And yet you would not be right either.
Because implicit in all of these examples and many more like them is a tacit decision that the time of the person holding the information is more important than the time of the person needing the information. And therefore, when in doubt, we will preserve effort over here and put the onus on you over there.
The time of the person inside the citadel is more important than the time of the person outside the citadel.
Regardless of who they are or why they are trying to engage with you.
Regardless of whether you need them more than they need you… whether they are friend, foe or a colleague from another department.
There is power asymmetry there anyway. I have the answer to the question you are asking. Or the power to say ‘you shall not pass’.
You want to do business with me? You need to submit all this information onto a portal that doesn’t always work and where fields are marked as essential that surely can’t be.
You want to work with me? You need to make yourself flexible and available and show willing.
You want to collaborate with me? You need to engage just so. Them are the rules.
You want to get to the next step? You will do as you are told, when you are told.
And if you have questions, you will have to wait. And if you ask me to double-check if the things I asked of you are right… you will be made to wait.
And if we discover that I asked for the wrong thing, gave you the wrong information, made a mistake or dropped the ball… you will have to repeat the process from scratch as if you are the one who messed it all up, and thank you for your understanding.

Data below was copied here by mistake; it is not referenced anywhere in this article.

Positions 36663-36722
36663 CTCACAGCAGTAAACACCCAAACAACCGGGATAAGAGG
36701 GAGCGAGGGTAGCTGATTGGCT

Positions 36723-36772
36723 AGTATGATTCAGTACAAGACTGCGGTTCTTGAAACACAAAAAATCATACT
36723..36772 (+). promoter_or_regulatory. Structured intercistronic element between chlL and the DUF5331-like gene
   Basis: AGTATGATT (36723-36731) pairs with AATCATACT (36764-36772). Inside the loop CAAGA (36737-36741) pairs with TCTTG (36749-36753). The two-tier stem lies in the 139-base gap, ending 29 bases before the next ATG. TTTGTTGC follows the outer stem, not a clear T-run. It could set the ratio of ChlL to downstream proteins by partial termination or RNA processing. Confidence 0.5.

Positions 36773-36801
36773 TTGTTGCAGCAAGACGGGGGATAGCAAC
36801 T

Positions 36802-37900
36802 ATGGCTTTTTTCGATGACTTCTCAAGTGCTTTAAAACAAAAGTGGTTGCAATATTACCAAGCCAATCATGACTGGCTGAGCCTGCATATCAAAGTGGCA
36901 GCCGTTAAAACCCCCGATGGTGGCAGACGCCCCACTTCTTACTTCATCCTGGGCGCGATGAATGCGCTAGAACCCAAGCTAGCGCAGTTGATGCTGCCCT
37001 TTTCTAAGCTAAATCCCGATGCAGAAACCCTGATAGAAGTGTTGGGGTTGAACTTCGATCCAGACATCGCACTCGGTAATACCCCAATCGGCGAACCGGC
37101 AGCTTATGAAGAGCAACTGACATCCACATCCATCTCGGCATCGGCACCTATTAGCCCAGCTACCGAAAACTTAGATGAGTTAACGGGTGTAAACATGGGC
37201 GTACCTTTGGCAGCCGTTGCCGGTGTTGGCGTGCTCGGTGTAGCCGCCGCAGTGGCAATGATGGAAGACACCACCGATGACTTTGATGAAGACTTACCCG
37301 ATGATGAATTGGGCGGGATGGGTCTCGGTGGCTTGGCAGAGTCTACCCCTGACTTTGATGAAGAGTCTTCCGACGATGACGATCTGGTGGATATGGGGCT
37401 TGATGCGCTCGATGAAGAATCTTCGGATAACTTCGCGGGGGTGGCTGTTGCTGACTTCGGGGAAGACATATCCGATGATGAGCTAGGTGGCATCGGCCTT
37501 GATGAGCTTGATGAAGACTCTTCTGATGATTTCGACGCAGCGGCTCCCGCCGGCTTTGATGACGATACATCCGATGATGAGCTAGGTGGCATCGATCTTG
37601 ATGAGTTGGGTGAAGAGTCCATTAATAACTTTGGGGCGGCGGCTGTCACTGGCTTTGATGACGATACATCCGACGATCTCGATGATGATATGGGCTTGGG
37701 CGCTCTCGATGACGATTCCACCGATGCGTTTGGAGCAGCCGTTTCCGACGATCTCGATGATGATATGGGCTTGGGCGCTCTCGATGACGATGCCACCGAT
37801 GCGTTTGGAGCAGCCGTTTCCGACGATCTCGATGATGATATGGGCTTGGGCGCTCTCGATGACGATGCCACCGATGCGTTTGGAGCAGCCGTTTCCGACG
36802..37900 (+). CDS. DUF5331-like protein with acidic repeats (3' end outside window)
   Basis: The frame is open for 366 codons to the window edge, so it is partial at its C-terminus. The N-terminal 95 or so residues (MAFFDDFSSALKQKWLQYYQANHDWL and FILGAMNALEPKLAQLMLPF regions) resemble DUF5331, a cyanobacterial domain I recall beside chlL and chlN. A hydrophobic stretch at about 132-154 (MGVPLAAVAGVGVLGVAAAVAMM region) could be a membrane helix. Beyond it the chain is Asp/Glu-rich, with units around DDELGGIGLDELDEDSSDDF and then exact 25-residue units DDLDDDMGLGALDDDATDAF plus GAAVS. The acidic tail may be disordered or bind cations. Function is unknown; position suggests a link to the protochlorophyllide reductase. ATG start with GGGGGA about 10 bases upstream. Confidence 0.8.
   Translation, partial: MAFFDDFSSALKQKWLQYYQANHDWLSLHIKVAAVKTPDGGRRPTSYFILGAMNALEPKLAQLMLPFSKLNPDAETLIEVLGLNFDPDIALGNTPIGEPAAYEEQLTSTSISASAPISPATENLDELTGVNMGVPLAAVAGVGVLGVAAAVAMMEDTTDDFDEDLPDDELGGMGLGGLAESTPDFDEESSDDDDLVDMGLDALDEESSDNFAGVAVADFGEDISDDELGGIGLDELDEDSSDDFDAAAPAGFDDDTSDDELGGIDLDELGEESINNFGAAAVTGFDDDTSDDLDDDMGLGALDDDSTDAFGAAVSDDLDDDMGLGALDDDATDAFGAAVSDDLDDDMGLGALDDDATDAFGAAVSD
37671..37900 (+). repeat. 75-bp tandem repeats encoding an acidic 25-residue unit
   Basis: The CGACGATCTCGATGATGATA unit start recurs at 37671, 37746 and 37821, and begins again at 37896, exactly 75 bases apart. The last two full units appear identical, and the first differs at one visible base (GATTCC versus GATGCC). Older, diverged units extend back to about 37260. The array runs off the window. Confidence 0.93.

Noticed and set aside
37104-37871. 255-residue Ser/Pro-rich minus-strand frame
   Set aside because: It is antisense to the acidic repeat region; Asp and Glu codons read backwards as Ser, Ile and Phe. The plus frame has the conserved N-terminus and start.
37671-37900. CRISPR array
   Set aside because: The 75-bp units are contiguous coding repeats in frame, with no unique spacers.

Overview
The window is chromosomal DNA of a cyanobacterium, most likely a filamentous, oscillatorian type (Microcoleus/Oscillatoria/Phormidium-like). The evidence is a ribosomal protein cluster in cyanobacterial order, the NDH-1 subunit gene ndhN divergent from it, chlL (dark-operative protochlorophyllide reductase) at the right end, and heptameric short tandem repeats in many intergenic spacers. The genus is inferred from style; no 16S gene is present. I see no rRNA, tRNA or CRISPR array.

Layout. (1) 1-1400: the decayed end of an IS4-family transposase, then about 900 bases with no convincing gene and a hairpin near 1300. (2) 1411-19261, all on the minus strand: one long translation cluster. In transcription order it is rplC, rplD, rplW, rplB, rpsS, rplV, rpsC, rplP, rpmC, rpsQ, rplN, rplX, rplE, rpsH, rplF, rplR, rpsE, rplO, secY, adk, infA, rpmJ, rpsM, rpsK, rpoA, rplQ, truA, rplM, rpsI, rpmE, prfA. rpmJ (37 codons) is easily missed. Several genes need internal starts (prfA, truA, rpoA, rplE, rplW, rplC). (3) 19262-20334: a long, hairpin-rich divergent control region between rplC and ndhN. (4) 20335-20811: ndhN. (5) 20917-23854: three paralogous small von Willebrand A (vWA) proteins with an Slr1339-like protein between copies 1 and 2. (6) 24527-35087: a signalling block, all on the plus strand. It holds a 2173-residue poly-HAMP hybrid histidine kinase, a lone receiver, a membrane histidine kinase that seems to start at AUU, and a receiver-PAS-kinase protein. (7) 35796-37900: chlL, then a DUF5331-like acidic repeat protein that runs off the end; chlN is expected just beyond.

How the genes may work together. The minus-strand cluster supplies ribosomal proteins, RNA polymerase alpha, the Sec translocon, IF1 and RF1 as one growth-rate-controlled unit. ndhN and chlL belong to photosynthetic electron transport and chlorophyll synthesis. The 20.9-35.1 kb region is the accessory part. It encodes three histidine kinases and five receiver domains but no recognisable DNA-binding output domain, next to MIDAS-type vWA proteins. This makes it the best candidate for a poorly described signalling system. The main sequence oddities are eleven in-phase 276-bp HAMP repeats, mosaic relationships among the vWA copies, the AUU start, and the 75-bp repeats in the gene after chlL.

That is not a systems thing. That is not an organisational thing. That is a people thing.
That is a culture thing.
And it says, ‘my time is more important than yours, me not doing anything more than the absolute minimum and possibly less than that is more important than getting you onboarded, accredited, approved, hired, allowed to continue on your way’.
There is usually someone who appears during these processes like a Deus ex Machina, by the way, and they find a way forward.
These saviours are rarely senior enough to fix the issue at its core. But they get you past the Blair Witch Project territory of repeating unhelpfulness. And you are through, until the next time. And nothing changes for either your next time or the next guy.
And nothing will change even when the systems change. And little will change when the regulation changes.
For the person who copy and pastes their original answer or a full list of requirements for a subset question, systems are decorative. The systems were never the problem. They were just the excuse. And for people like us, who like fixing problems, this is not a happy realisation.
If you manage to get through this phase, by the way, you now work with this firm: these people are now your colleagues or your client or your boss.
People who love information asymmetry and believe it translates to ‘my time is more valuable than your time’. People who don’t come to the table with respect.
They are now your colleagues. Which means they are now your problem.
And, sure, they are working with poor systems and inadequate processes. By all means change both. But no amount of tech transformation will help you here.
You need to work on the humans. The humans that are now your humans by dint of having survived their process, whatever it was.